Death tolls across India, Japan, Greece, and Canada are still rising as these regions suffer through record-setting temperatures, humidity, and wildfires. Thousands have died, with tens of thousands more suffering from heatstroke-related illnesses. Both the prevalence and temperatures of heatwaves continue to rise as well, with heatwaves are thought to have been responsible for tens of thousands of deaths since the year 2000. And it doesn’t appear to be getting better anytime soon.
A new study published in PLOS Medicine is the first global study to predict future heatwave-related deaths, and its findings are quite concerning. The researchers developed a model to estimate the number of deaths related to heatwaves in 412 communities in 20 countries between 2031 and 2080. Projections show excess mortality in relation to heatwaves in the future, although scenarios vary in relation to levels of greenhouse gas emissions, preparedness and adaptation strategies, and population density across the regions studied.
“Future heatwaves in particular will be more frequent, more intense and will last much longer,” says Yuming Guo, an associate professor at Monash University and lead author of the study. “If we cannot find a way to mitigate the climate change (reduce the heatwave days) and help people adapt to heatwaves, there will be a big increase of heatwave-related deaths in the future, particularly in the poor countries located around the equator.”
Under the extreme scenario assessed in the study, there was a 471 percent increase in deaths caused by heatwaves in the Australian cities of Brisbane, Sydney, and Melbourne when compared to the period of 1971-2010. “If the Australia government cannot put effort into reducing the impacts of heatwaves, more people will die because of heatwaves in the future,” says Guo.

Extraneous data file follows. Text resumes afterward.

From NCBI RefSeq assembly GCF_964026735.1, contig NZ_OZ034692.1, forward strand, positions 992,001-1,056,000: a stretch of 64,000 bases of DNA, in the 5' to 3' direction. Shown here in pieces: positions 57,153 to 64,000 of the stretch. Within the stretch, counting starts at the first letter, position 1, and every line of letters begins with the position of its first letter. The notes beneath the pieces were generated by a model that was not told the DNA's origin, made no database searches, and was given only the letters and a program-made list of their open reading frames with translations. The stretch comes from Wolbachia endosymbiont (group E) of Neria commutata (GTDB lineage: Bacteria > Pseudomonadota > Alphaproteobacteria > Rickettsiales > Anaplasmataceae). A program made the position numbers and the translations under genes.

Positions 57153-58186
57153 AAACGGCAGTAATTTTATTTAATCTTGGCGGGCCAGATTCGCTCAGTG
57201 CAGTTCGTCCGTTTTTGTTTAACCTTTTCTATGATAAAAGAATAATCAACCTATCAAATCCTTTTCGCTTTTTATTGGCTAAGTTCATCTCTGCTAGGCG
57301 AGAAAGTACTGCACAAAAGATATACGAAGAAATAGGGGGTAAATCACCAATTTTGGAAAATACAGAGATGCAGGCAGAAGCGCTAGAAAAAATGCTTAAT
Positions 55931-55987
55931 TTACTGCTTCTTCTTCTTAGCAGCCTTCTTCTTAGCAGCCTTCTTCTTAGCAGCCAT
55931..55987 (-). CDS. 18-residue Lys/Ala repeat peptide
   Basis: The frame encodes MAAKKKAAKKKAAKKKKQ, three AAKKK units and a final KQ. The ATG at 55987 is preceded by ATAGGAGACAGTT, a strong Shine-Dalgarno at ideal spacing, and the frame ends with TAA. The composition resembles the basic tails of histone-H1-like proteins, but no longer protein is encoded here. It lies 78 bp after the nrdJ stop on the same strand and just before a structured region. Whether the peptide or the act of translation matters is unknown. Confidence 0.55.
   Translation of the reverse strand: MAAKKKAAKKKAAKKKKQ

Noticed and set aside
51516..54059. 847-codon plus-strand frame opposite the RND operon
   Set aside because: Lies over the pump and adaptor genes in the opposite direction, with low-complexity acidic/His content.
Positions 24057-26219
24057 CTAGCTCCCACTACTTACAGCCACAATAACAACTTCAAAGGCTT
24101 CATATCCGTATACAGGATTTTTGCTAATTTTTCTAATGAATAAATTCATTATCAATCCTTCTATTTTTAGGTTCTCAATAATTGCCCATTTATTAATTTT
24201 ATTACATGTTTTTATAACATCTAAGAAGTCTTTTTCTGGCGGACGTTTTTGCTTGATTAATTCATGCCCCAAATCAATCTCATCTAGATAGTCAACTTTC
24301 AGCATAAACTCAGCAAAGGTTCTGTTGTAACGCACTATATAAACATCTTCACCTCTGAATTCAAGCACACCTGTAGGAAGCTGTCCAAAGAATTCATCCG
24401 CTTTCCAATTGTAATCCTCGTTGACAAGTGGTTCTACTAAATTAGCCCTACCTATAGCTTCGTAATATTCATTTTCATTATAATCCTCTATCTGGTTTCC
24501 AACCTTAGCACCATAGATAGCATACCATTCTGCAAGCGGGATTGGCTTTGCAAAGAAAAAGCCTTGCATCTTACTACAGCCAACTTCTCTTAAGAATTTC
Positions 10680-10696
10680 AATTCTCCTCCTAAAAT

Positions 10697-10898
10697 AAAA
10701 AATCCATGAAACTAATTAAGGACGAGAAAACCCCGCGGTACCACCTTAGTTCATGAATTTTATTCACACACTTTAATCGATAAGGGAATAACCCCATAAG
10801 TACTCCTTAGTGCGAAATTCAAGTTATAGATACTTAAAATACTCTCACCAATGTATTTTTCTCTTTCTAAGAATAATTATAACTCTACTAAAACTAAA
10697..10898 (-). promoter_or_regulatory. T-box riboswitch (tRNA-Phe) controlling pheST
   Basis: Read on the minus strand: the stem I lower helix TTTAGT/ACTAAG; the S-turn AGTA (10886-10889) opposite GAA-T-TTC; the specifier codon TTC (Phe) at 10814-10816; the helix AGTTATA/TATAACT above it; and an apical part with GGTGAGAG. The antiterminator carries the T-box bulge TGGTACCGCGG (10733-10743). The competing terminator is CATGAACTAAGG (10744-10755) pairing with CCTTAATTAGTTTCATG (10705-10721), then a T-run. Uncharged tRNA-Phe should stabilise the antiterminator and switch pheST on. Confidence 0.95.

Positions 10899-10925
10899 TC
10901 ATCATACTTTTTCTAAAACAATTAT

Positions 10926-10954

Past research has shown that in light of our changing climate, it is highly likely there will be an increase in the frequency and severity of heatwaves. But this is one of the first studies to show the impacts on mortality at a global scale.
“This research, the largest epidemiological study on the projected impacts of heatwaves under global warming, suggests it could dramatically increase heatwave-related mortality, especially in highly-populated tropical and sub-tropical countries,” says Antonio Gasparrini, an associate professor at the London School of Hygiene & Tropical Medicine, and a co-author on the study. “The good news is that if we mitigate greenhouse gas emissions under scenarios that comply with the Paris Agreement, then the projected impact will be much reduced.”
The researchers hope that the morbid projections of their study will spur planning and decision-making for the adaptation and implementation of strategies to combat climate change.
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